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Clifton Spires is the father of a gay son who walked out of the family home in 1996 after a family row and they've never seen or spoken to each other since. A journalist living in Ohio with his wife and other son he now campaigns vigorously for gay rights and each week on OutUK he reflects on how this affects his life and family. Though it's written in America, we believe the issues he deals with affect the worldwide gay community. Previous columns are archived in OutBack.

Just Another Plague

Friday, Dec. 1 is an important day --- or at least it should be --- for the gay and gay-supportive community. OK, class, does anyone know why?

If you said, "It's Bette Midler's 55th birthday," you'd be right, but you'd also be wrong and probably spend too much time watching network TV and ordering stuff from QVC.

However, if you said "World AIDS Day," you're completely right. It's a time to recall gay history and particularly the many loved ones lost to an insidious disease.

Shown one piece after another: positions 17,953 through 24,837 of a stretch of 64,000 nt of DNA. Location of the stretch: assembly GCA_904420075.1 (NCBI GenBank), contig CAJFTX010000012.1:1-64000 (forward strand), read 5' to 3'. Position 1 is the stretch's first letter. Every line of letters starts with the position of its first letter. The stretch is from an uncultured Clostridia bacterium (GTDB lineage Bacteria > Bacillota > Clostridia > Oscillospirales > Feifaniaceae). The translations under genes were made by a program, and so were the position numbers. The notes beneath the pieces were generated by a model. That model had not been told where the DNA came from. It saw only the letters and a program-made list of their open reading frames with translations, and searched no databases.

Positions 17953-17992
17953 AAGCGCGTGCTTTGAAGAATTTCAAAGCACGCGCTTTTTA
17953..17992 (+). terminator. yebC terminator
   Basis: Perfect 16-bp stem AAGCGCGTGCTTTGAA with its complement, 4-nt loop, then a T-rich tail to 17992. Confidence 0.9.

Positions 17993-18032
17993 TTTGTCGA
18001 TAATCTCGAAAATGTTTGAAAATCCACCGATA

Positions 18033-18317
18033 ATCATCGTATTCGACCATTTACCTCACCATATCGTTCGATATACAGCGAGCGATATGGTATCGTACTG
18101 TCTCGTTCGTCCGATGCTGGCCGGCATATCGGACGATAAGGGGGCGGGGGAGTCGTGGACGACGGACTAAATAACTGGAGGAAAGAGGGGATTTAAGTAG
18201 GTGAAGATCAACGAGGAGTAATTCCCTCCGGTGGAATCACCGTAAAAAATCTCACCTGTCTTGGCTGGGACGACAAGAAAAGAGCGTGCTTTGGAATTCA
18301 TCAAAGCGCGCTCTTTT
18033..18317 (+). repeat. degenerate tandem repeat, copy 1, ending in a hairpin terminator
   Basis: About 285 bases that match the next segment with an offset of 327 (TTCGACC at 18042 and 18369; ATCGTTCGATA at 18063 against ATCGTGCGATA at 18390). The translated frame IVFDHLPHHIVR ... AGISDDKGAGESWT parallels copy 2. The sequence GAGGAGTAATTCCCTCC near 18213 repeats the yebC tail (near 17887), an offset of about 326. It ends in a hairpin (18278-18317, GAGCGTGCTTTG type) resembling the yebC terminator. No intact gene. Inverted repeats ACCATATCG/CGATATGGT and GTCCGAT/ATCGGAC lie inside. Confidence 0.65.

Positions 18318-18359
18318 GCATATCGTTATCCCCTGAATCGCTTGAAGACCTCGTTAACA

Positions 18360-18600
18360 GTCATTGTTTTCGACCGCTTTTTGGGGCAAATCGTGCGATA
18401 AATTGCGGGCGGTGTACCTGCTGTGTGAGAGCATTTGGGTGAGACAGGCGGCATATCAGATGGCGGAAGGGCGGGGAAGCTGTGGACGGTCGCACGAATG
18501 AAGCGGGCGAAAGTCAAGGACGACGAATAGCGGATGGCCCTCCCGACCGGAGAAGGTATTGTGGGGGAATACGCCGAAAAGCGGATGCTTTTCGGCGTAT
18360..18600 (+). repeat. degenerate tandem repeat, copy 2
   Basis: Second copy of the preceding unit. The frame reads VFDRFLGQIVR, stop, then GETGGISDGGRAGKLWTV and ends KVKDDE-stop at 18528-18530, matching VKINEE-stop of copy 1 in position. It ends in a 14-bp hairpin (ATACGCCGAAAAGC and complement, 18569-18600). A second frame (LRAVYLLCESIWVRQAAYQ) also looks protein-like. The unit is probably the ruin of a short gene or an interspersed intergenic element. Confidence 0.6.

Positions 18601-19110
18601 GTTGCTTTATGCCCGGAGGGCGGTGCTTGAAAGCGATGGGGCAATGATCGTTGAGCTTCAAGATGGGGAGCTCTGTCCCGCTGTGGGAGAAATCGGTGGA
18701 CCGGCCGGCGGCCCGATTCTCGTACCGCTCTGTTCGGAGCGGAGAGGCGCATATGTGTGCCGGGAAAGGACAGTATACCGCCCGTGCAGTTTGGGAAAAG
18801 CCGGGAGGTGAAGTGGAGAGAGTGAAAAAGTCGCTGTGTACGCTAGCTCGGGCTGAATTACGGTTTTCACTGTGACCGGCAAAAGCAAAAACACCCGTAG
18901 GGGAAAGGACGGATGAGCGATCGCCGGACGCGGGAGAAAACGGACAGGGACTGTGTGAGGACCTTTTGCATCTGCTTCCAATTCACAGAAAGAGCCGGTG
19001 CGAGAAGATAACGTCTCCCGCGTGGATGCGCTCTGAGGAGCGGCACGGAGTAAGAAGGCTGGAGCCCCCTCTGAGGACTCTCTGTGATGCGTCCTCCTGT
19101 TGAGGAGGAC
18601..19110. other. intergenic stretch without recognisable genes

Yes, I know --- it's politically correct these days to point out that AIDS is not just a "gay" disease; it currently is making its quickest deadly inroads among heterosexual communities in Third World countries. But it also will be forever associated with gay men, among whose numbers the disease was first identified. Much of a generation was lost to AIDS during the 1980s and 1990s and in Western countries in particular, most of the early victims were gay.

The spread of AIDS among gay men has had mixed effects on society. The initial reaction of many people was that it was God's punishment on homosexual people for their wicked "lifestyles." The spread of this misguided thinking caused a counter-reaction, best expressed by Julia Sugarbaker on "Designing Women," who told off a homophobic acquaintance by saying, "If God handed out sexually transmitted diseases to people for sinning, you'd be down at the free clinic every day!" Public education about AIDS has helped its victims become less pariah-like in society's eyes, although there are many whose consciousness still needs to be raised. It's always been a special disease with a special impact on society --- not "just another plague."